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Let's talk for a moment about how to pick the right lender when dealing in San Diego real estate.

Referrals and word of mouth are the best way to pick out a lender. Your friend, family member or coworker probably used the lender they're referring to you, and they have a great track record. Experience is very important as well. You don't want to work with someone new unless they have the right mentor helping them out during the loan process.

You definitely need to consider company reputation when looking at lenders, especially for customer service. You want to work with someone who will make the transaction as smooth as possible, because it's very complicated with a lot of moving parts.

Next, you want to check the GFE (Good Faith Estimate), which is how much a lender will charge for a loan. Sometimes, an extra hundred dollars here or there will make a big difference in the end, especially if you're buying with very little money down.

Do not skip the home inspection.

Lastly, look at the results! Will this lender give you a pre-approval or not? If he or she won't give you a pre-approval, move on. There are other lenders in town to choose from. When I was personally trying to buy a home, one lender didn't approve me, but I didn't give up. The next lender I went to approved me.

If you have any questions or concerns about the lending process, I'd be more than happy to share my insight with you. If you're interested in learning more about the buying and selling process, don't hesitate to give me a call or send me an email. Let's talk soon!

How We Sold Jennifer's House in a Matter of Days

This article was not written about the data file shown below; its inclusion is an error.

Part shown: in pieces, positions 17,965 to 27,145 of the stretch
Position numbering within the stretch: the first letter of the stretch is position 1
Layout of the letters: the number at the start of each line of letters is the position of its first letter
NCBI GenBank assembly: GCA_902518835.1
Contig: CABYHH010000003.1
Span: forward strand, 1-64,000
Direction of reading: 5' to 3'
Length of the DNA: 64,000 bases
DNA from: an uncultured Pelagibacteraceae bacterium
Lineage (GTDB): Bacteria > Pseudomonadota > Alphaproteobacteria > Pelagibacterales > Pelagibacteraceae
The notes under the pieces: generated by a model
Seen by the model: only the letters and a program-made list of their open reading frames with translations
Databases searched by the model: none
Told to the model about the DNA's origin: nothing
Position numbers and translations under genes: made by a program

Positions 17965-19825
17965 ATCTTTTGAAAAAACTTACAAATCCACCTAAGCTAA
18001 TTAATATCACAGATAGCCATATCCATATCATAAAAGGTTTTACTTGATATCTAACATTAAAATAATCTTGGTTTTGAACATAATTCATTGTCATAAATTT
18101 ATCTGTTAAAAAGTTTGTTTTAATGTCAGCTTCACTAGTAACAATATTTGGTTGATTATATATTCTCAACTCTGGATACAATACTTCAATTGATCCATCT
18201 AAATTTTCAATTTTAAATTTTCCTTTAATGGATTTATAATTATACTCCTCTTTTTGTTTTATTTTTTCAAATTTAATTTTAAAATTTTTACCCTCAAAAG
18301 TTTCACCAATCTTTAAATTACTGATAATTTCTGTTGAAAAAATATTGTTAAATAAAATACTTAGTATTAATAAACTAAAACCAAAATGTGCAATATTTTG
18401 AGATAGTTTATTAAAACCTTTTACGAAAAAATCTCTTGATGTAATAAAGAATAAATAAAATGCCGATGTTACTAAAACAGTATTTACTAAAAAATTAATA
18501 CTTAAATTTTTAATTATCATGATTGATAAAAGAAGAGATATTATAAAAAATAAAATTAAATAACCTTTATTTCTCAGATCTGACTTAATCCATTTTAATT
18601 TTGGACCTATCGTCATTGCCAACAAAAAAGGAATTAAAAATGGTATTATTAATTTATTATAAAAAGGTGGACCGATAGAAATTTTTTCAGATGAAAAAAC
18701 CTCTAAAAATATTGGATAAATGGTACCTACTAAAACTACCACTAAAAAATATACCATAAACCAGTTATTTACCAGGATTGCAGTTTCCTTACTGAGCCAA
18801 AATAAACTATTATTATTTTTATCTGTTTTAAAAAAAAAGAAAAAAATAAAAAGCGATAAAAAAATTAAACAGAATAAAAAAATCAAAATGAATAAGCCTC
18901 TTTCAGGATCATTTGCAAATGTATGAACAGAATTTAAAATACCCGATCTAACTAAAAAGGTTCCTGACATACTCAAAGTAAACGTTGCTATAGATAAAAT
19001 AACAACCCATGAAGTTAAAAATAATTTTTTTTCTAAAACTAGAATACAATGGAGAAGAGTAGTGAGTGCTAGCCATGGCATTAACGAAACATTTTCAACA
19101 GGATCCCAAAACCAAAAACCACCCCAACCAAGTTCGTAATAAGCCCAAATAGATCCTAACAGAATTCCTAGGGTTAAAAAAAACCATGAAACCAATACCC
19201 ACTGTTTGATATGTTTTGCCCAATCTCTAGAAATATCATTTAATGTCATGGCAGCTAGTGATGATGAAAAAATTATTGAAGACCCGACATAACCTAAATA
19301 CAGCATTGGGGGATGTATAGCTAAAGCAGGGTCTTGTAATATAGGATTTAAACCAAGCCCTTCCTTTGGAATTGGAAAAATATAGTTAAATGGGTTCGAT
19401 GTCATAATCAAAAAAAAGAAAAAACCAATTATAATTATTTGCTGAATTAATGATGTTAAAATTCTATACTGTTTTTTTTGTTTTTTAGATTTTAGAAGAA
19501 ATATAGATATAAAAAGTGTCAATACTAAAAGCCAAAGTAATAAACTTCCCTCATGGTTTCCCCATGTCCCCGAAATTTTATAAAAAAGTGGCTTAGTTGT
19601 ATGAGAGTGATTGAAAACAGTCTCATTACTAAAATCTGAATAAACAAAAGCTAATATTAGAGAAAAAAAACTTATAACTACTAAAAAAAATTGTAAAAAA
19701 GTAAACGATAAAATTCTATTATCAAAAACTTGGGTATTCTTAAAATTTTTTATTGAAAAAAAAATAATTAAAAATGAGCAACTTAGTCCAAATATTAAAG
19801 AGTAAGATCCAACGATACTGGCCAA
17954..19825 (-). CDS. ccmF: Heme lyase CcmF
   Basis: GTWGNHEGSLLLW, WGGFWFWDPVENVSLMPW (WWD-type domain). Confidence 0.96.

“Oh, I got great results. I met him on a Sunday morning and he said, “I bet I can have this house sold by Tuesday,” and he did. He’s very personable. He really listens to me. He’s a great guy doing a great job. He is definitely in the right profession. He is a wonderful people person. My whole experience with him was like that and if I write that he is awesome in an email or something he writes right back, “Thanks so much!”

Your Offer Has Been Accepted - Now What?

What happens when your offer on a home gets accepted?

As soon as your offer is accepted, put down your earnest money deposit into escrow to show that you are serious about closing on the property. You should also let the bank know that your offer has been accepted. That way, the bank can order an appraisal right away to make sure that the home is worth the amount you’re buying it for.

Next, you will hire a home inspector to check out the property and make sure that there are no major repairs that need to be made. If repairs do need to be made, you can negotiate these repairs with the seller.

Do not skip the home inspection.

Lastly, do a final walkthrough of the home right before closing. Use this time to make sure that the property is in the same condition it was when you made the offer. You don’t want to buy a property only to find out that something got damaged during closing.

If you have any questions, give me a call or send me an email. I would be happy to help you!

The Key to Selling a Tenant-Occupied Property

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If you are currently renting out an investment home but want to sell it before the current lease is up, we’ve got some great tips to share with you. Here are four ways you can make selling your tenant-occupied property much easier:

1. Communication is very important. If you have a tenant that has been in there for less than a year, a 24-hour notice should be sufficient.